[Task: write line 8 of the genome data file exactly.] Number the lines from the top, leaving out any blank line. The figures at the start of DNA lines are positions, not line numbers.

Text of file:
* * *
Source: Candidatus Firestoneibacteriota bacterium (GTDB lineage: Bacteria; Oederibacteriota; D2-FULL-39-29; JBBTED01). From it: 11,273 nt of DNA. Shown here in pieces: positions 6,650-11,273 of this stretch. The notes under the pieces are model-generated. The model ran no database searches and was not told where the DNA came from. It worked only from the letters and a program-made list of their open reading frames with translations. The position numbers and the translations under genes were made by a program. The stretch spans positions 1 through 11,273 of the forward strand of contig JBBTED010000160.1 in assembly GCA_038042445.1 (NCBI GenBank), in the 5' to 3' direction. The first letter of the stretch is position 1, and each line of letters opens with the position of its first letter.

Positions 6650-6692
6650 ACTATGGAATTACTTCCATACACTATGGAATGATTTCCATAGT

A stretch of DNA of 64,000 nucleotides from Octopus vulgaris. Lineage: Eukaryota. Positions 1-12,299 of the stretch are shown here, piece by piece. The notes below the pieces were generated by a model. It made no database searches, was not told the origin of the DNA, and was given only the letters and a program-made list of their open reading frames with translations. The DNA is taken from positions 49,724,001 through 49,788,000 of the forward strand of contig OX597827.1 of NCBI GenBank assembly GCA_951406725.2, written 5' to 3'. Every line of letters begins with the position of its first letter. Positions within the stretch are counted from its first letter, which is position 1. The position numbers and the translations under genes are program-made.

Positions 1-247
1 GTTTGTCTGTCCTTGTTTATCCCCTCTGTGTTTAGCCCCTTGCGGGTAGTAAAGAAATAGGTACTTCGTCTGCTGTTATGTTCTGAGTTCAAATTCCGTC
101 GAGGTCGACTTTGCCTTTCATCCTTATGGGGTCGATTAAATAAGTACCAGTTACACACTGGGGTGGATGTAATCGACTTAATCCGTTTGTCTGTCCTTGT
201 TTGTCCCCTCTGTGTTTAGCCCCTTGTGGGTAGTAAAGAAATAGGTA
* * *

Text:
201 TTGTCCCCTCTGTGTTTAGCCCCTTGTGGGTAGTAAAGAAATAGGTA